In every case so far where we are certain that computations have been done thoroughly enough, known quantum field theories have been able to reproduce experiments when gravity is not strong enough to play a role. For example, QED (quantum electrodynamics) is a quantum field theory, and from it we can "derive" both the Schrödinger equation and Dirac equation, as the first and second terms of an expansion of operators proportional to different powers of the fine structure constant. Another example of a quantum field theory is QFD (quantum flavordynamics) which is able to treat the electro-weak force, and hasn't yet failed to do so for any experiments which were simple enough to reproduce with present-day computing power and human desire. Likewise the same can be said of QCD (quantum chromodynamics, or quantum colordynamics) for the strong force.

So you asked whether or not our known quantum field theories (such as QED, QFD, QCD) can successfully predict superconductivity and consciousness of the brain if we had access to enough computing power and motivation to do so. It's an interesting question, but one for philosophy, because it is not possible to test it using the scientific method, because we do not have enough computing power to run such an experiment (we do have the capability to do laboratory experiments that observe superconductivity, but we don't have enough computing power to properly conduct the experiment on the other front, which is to see if completely thorough ab initio calculations will match the laboratory experiment).

I do not see any reason why superconductivity should not be possible to predict with an ab initio calculation if we had enough computing power, but ab initio calculations are so far away from being able to treat systems with so many electrons without making a lot of approximations, so we really do not know whether or not something comes up that we've missed in QED for example. From an Occam's razor perspective, I would be surprised if we were missing something in quantum theory which is needed in order to predict superconductivity, because if we were missing something then why (does it seem like) it is only superconductivity that we can't predict? But that is a question for philosophy. There was a related question that was asked by one of the moderators in this community, and it is not surprising that it didn't get an answer: What's the largest system we can study based on "fundamental limits to computation"?

As for human consciousness, we have to first know what it is, before we can try to predict it using an ab initio method. So in that case, yes we do need more than just the laws of quantum physics (and maybe also gravity), in order to predict human consciousness, because we also have to know what it is that the calculation is looking for.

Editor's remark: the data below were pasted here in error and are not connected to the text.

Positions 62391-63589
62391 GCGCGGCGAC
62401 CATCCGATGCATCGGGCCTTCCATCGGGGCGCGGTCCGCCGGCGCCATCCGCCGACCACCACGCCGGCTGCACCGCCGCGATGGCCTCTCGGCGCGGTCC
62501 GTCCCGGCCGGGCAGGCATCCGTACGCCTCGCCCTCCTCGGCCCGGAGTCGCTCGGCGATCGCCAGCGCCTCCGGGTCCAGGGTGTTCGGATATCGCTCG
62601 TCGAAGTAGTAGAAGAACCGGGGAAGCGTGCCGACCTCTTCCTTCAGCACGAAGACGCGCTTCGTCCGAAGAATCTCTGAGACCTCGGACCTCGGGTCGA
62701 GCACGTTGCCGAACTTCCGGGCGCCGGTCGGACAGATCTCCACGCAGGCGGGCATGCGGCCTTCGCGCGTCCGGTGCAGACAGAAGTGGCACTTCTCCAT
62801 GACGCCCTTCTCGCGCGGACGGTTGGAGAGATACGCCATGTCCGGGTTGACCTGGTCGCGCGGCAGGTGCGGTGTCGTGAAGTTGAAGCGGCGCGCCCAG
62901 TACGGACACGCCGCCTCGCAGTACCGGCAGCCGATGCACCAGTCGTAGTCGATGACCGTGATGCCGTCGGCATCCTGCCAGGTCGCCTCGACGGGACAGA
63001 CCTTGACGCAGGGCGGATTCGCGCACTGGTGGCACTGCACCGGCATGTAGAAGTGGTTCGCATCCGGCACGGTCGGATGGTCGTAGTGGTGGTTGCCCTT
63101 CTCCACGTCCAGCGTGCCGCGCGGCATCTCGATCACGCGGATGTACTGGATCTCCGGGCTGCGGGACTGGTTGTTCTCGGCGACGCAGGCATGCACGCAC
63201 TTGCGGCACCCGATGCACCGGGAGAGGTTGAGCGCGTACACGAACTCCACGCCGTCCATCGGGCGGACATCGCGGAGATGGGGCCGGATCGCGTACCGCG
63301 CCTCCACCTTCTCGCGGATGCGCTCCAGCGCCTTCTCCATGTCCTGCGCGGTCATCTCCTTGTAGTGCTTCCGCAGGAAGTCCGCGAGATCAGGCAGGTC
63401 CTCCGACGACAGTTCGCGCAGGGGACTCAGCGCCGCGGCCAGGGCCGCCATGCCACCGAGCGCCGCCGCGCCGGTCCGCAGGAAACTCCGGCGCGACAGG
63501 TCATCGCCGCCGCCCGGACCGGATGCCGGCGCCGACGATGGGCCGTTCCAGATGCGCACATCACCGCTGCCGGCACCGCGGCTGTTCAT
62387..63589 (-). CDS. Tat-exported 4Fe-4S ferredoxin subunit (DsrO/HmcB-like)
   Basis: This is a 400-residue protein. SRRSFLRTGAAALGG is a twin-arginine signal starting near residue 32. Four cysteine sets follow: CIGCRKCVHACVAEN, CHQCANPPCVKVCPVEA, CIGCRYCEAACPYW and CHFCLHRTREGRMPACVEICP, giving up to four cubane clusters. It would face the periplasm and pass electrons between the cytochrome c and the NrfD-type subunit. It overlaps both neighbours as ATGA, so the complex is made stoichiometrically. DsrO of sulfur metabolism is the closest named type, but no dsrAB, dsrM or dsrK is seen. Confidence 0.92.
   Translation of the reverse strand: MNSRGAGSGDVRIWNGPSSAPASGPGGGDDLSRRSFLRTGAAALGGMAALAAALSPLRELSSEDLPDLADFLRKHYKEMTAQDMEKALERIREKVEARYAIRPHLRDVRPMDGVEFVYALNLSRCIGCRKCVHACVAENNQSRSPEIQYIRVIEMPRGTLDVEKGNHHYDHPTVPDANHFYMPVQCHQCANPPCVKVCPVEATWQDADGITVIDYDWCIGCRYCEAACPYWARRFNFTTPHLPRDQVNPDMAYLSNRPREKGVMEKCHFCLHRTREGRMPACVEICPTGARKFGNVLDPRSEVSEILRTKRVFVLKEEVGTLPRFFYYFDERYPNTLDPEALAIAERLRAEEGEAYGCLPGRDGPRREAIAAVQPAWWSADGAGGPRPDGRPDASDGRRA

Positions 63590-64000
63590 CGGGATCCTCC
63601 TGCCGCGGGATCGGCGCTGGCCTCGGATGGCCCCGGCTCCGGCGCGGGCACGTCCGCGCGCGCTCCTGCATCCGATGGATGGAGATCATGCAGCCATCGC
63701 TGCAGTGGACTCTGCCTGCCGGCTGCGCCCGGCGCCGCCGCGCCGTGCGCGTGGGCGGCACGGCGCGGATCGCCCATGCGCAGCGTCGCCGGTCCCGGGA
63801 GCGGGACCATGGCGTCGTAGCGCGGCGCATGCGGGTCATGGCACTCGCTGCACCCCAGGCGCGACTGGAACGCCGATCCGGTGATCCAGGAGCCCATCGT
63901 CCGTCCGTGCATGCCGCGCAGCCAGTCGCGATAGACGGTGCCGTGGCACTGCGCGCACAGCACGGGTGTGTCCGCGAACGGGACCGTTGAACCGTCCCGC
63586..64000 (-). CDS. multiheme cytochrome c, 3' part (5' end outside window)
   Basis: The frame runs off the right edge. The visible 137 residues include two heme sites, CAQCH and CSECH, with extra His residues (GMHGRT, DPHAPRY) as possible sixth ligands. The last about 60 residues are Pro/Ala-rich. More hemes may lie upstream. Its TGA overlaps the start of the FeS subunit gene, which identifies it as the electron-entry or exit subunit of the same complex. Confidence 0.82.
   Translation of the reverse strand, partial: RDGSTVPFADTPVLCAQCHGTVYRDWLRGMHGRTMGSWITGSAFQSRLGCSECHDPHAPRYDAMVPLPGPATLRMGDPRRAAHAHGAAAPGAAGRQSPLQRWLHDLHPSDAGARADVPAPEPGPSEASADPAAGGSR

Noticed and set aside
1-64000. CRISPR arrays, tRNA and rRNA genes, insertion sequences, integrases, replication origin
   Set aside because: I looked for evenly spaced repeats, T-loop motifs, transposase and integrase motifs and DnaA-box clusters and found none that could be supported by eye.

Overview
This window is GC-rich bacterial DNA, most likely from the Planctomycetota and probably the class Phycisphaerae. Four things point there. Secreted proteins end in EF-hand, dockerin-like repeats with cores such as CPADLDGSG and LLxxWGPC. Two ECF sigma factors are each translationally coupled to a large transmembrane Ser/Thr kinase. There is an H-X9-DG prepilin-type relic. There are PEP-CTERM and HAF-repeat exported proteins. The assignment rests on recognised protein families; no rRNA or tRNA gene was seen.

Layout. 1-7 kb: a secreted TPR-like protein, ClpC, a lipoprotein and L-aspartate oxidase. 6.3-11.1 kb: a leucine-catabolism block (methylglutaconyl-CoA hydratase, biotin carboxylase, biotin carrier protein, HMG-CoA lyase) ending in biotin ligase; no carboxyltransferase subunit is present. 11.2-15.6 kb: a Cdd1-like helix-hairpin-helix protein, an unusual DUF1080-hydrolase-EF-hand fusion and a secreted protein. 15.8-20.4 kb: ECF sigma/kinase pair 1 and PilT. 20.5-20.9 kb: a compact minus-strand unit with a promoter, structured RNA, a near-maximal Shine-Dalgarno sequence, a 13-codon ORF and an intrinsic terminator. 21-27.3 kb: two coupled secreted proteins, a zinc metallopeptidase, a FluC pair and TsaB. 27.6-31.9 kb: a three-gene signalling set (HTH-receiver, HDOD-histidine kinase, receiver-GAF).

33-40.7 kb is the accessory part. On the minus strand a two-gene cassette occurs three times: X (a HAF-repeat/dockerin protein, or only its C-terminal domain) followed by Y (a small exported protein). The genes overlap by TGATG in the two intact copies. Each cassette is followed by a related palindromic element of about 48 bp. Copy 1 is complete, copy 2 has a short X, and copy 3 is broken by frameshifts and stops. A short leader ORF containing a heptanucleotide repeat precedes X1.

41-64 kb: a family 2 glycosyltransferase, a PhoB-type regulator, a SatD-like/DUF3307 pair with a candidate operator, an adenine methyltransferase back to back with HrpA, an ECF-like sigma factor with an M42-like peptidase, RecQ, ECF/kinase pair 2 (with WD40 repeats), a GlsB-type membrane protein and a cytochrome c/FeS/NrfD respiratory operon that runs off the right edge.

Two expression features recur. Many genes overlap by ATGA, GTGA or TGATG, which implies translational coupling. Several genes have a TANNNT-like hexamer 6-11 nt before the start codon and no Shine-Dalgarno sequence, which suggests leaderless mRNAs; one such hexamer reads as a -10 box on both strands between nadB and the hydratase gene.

• $\begingroup$ Both the first two citations in my question mention examples of failures in ab initio calculations, e.g. Pines, "ab-initio computations have failed completely to explain [cuprate superconductor] phenomenology; indeed it would appear that not only has deduction from microscopics not been able to explain the wealth of crossover behavior found in the underdoped cuprates, but that as a matter of principle it probably cannot explain it, much less calculate the high transition temperatures found at optimal doping." $\endgroup$
    – tmph
    Commented Feb 7, 2021 at 3:41
  • $\begingroup$ Based on your second paragraph, would I be right that your argument is that these "alleged" ab initio computations that they cite use too many approximations? (Also they don't just mentioned superconductors, but also 3He) $\endgroup$
    – tmph
    Commented Feb 7, 2021 at 3:47
  • $\begingroup$ We do not have enough computing power for an ab initio study of cuprate superconductors to predict Tc, without making fairly significant approximations in the amount of electron correlation treated (for example). You can call this a "failure" of ab initio calculations to explain cuprate superconductivity (keep in mind that high-Tc superconductivity remains an unsolved problem whether using ab initio methods or anything else, so this "failure" needs to be taken with the appropriate grain of salt), but there's still 0 evidence of a sufficiently thorough ab initio calculation failing. $\endgroup$ Commented Feb 7, 2021 at 4:49
  • $\begingroup$ Fair enough, thank you for addressing that. While I am convinced by your argument, I am curious about any different perspectives. $\endgroup$
    – tmph
    Commented Feb 7, 2021 at 16:03